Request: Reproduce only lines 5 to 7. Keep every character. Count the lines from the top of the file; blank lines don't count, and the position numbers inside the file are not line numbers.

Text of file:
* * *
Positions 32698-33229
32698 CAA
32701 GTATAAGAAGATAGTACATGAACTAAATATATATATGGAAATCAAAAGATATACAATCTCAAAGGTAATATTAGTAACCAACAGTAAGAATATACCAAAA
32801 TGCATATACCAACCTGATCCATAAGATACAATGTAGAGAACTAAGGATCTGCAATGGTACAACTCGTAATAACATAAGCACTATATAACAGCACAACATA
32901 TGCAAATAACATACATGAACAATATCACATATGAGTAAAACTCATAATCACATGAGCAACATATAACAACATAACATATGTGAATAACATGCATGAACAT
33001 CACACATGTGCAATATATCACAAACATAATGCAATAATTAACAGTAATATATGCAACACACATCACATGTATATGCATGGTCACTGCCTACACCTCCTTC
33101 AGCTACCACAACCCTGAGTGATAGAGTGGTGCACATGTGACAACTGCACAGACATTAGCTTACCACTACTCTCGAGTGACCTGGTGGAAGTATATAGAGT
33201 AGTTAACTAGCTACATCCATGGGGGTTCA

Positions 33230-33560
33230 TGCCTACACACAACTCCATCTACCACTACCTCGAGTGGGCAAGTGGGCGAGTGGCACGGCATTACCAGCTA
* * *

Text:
32901 TGCAAATAACATACATGAACAATATCACATATGAGTAAAACTCATAATCACATGAGCAACATATAACAACATAACATATGTGAATAACATGCATGAACAT
33001 CACACATGTGCAATATATCACAAACATAATGCAATAATTAACAGTAATATATGCAACACACATCACATGTATATGCATGGTCACTGCCTACACCTCCTTC
33101 AGCTACCACAACCCTGAGTGATAGAGTGGTGCACATGTGACAACTGCACAGACATTAGCTTACCACTACTCTCGAGTGACCTGGTGGAAGTATATAGAGT